By empowering directors like Leder and giving execs such as Gordon and Weyermann opportunities to call the shots, Participant is leading the way at a time when Hollywood is being faulted for lack of female representation both behind the camera and in the C-suite. In 2017, only 18% of all directors, writers, producers, executive producers, editors and cinematographers working on the top 250 domestic grossing films were women, a measly percentage considering that women comprise more than half of the population.

Linde, who previously ran Universal Pictures, says he’s noticed some positive changes in the industry. There’s more awareness about the need for pay equity, old prejudices about the commercial viability of female-driven stories are dissipating, and the #MeToo and Time’s Up movements are raising awareness about toxic workplaces. But Linde thinks more must be done.

“The industry needs to link arms and be progressive about ensuring equal treatment for everyone,” he says. “We can and will do better.”

“On the Basis of Sex” was written and conceived well before dozens of women came forward to accuse Harvey Weinstein of sexual harassment. However, filming was under way when the allegations broke, triggering an industrywide reckoning. The parallels between Ginsburg’s barrier-breaking legal career and the current movement to rectify decades of mistreatment on studio lots could not have been clearer.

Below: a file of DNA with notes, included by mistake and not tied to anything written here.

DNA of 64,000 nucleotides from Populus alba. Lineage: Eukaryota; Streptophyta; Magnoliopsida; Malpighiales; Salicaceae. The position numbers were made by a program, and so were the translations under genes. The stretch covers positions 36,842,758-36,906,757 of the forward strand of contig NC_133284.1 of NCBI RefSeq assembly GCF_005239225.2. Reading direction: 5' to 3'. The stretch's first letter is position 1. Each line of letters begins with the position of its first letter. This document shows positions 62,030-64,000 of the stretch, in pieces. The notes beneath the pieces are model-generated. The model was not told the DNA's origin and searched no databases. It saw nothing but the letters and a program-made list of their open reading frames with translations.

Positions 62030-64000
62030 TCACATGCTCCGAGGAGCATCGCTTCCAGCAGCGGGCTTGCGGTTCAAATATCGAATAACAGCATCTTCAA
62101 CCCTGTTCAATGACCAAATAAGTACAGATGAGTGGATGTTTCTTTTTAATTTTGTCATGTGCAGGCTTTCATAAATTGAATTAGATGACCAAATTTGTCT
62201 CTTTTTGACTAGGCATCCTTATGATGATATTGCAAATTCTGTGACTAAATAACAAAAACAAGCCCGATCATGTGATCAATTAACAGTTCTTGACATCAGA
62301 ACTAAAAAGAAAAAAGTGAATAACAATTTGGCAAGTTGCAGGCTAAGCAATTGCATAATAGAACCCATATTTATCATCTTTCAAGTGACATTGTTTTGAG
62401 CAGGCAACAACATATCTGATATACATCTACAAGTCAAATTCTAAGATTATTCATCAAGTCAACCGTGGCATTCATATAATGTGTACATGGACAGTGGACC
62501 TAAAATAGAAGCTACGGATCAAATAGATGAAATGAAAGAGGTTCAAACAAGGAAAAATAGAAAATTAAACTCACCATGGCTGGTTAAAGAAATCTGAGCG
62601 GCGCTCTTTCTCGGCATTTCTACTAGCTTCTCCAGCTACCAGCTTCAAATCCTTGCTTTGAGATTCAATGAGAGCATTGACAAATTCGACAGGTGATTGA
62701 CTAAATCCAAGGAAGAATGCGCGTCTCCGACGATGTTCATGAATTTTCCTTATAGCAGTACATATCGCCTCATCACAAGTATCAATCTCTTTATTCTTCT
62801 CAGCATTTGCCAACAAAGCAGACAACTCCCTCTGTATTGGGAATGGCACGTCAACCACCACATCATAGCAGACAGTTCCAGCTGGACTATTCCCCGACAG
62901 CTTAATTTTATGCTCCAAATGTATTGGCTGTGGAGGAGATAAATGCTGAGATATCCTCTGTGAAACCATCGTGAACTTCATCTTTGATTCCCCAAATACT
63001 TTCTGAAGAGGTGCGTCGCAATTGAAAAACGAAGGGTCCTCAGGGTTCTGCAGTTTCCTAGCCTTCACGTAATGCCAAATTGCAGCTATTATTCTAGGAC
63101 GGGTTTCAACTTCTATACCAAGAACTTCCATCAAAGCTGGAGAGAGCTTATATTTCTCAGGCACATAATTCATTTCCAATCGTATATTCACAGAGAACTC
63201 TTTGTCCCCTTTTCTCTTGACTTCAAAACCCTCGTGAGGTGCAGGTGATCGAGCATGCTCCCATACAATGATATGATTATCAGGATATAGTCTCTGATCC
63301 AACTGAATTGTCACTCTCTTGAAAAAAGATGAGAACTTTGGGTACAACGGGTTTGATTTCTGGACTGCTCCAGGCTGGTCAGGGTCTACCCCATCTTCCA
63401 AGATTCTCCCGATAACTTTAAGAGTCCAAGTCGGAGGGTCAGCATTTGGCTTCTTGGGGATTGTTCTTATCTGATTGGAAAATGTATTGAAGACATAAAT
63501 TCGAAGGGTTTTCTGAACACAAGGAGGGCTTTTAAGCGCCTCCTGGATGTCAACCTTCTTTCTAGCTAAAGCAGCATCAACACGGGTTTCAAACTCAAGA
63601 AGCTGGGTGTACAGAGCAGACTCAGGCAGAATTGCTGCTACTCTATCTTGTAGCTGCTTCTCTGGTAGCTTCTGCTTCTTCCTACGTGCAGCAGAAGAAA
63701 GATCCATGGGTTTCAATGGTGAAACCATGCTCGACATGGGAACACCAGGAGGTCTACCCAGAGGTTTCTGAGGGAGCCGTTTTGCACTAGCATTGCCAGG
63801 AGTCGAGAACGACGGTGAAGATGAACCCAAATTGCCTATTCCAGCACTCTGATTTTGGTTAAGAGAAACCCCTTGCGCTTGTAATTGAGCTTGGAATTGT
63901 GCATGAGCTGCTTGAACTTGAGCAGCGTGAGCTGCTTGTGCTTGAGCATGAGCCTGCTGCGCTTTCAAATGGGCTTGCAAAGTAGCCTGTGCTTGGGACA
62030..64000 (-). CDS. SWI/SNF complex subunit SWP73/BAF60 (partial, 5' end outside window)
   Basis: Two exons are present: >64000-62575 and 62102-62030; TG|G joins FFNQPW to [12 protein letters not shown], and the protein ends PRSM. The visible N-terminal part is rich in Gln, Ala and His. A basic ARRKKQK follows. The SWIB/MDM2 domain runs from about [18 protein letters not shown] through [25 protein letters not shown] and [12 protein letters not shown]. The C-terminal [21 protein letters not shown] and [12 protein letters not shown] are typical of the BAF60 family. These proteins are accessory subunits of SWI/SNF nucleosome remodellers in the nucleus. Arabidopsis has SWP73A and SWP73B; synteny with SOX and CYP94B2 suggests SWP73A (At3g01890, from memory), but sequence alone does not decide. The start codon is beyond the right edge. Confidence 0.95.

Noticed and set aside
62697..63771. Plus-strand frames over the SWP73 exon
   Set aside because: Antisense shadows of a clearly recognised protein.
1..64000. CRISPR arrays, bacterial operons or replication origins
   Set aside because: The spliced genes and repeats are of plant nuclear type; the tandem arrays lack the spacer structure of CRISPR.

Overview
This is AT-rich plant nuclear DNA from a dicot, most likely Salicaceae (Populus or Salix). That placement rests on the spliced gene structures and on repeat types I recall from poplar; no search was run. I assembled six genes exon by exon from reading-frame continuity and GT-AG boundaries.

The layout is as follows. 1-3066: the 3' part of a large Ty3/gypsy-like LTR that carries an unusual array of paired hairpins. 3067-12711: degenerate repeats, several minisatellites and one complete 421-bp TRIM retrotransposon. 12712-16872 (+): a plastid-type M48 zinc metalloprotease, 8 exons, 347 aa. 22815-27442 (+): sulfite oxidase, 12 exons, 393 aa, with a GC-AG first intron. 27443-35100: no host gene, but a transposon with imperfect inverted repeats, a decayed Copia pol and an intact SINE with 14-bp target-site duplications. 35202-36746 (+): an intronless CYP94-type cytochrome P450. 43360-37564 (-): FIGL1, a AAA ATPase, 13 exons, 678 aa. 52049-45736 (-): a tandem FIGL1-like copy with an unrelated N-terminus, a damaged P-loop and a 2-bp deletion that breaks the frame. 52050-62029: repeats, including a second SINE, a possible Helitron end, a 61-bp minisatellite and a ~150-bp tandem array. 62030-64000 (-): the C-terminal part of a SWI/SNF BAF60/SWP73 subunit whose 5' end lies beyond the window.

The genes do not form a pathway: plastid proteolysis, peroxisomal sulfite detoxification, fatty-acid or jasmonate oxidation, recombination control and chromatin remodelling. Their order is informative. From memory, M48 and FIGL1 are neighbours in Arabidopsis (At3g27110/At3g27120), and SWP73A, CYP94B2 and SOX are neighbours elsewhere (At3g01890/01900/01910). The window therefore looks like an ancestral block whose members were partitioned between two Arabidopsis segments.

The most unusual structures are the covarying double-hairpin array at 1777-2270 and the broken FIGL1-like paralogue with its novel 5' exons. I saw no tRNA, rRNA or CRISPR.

“Telling Justice Ginsburg’s story became more important than ever,” Leder says. “We were witnessing women finding their voices and speaking out against injustice in the same way that Justice Ginsburg fought against sexual discrimination and inequality.”

Hollywood is a business, and there are business reasons as well as moral ones to advocate for change. Many of the films that Participant makes, such as last year’s “The Post” and “RBG,” were box office hits. By 2020, there will be 2.56 billion millennial and Gen Z consumers representing $44 billion worth of spending power. They are more socially concious than their predecessors, with studies showing that they are 90% more likely to buy a product with social or environmental benefit than another, comparable product. Movies and TV shows with political or moral urgency speak to that generation.

“We avoid making medicine or spinach,” says Linde. “We make entertainment; if nobody sees the movie, there’s no social impact.”

More Film

  • Cannes: China's 'Summer of Changsha' Debuts

    Cannes: China's 'Summer of Changsha' Debuts Without Censorship Approval

    Chinese crime drama “Summer of Changsha” screened at the Cannes Film Festival in the Un Certain Regard section despite lacking the necessary approvals from China’s censors. It premiered without its director or creative team in attendance, who blamed “technical reasons” for their absence — marking the third time that Chinese censorship appears to have caused [...]